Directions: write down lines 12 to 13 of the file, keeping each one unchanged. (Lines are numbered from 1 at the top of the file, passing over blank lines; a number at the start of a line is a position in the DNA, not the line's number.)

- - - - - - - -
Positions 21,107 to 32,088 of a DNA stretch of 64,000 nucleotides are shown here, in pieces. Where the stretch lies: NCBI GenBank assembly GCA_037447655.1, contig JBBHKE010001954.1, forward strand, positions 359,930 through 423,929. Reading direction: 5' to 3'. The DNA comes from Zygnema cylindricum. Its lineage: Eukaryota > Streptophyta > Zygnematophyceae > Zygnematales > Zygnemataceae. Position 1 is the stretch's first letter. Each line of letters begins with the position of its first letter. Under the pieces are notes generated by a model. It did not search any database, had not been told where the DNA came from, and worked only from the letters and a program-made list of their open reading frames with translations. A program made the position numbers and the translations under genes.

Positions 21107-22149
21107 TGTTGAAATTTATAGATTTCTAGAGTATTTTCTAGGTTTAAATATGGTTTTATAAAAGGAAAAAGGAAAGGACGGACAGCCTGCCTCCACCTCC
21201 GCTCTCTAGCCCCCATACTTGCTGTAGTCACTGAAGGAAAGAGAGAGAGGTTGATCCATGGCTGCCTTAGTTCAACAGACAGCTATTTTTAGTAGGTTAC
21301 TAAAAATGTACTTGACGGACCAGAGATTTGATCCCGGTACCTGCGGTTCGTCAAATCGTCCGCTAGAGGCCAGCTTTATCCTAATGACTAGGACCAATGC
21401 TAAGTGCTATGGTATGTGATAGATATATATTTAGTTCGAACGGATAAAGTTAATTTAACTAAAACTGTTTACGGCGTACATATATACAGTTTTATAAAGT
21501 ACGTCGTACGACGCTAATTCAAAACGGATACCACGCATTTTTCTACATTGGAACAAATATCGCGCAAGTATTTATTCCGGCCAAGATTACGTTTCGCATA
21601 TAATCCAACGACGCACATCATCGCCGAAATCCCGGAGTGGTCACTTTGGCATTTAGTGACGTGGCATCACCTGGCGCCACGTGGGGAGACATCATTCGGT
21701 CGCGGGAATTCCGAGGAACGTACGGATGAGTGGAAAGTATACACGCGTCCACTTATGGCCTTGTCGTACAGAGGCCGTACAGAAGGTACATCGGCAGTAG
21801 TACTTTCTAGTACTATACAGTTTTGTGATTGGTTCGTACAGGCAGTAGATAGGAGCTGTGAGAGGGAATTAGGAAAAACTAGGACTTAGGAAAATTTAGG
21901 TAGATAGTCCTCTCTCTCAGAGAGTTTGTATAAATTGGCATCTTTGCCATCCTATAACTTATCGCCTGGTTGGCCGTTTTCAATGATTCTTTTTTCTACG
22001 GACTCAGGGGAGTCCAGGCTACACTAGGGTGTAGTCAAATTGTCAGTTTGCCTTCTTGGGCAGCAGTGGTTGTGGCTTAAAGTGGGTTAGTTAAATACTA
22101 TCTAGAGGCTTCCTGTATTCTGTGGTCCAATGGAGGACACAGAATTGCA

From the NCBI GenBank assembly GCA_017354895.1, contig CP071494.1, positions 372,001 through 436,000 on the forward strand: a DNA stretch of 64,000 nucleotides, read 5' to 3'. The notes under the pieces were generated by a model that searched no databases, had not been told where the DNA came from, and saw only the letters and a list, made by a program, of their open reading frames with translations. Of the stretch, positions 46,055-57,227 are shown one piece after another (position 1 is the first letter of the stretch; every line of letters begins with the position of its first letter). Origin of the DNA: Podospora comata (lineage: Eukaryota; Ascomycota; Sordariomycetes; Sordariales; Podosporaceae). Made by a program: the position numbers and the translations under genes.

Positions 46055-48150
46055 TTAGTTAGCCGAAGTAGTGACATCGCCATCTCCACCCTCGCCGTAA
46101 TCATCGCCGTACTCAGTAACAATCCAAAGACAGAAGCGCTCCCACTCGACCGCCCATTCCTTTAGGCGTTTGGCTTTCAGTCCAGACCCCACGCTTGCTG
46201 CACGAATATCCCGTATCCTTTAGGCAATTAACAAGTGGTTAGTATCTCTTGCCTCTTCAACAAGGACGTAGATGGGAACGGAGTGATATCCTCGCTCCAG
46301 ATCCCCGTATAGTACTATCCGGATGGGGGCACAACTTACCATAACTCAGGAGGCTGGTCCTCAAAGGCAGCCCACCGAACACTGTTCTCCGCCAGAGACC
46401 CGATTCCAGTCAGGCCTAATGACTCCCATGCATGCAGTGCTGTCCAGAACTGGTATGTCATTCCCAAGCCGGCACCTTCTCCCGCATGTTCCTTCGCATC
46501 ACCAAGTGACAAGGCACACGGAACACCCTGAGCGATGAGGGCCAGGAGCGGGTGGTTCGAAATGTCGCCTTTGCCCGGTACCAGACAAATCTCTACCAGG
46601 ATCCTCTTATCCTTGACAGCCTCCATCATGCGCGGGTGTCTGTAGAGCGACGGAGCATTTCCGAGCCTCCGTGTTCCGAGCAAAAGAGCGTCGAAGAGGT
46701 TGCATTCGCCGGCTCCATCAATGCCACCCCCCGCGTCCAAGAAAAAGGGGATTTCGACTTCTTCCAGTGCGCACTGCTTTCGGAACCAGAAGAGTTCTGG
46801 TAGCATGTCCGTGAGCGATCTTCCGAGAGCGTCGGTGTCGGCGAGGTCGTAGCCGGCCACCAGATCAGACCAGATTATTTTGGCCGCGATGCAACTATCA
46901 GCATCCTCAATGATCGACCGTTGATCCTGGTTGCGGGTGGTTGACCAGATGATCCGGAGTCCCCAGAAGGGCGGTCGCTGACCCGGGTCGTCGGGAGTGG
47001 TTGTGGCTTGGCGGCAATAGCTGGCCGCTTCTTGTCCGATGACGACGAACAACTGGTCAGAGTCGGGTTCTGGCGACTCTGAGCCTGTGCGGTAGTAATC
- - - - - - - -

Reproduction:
22001 GACTCAGGGGAGTCCAGGCTACACTAGGGTGTAGTCAAATTGTCAGTTTGCCTTCTTGGGCAGCAGTGGTTGTGGCTTAAAGTGGGTTAGTTAAATACTA
22101 TCTAGAGGCTTCCTGTATTCTGTGGTCCAATGGAGGACACAGAATTGCA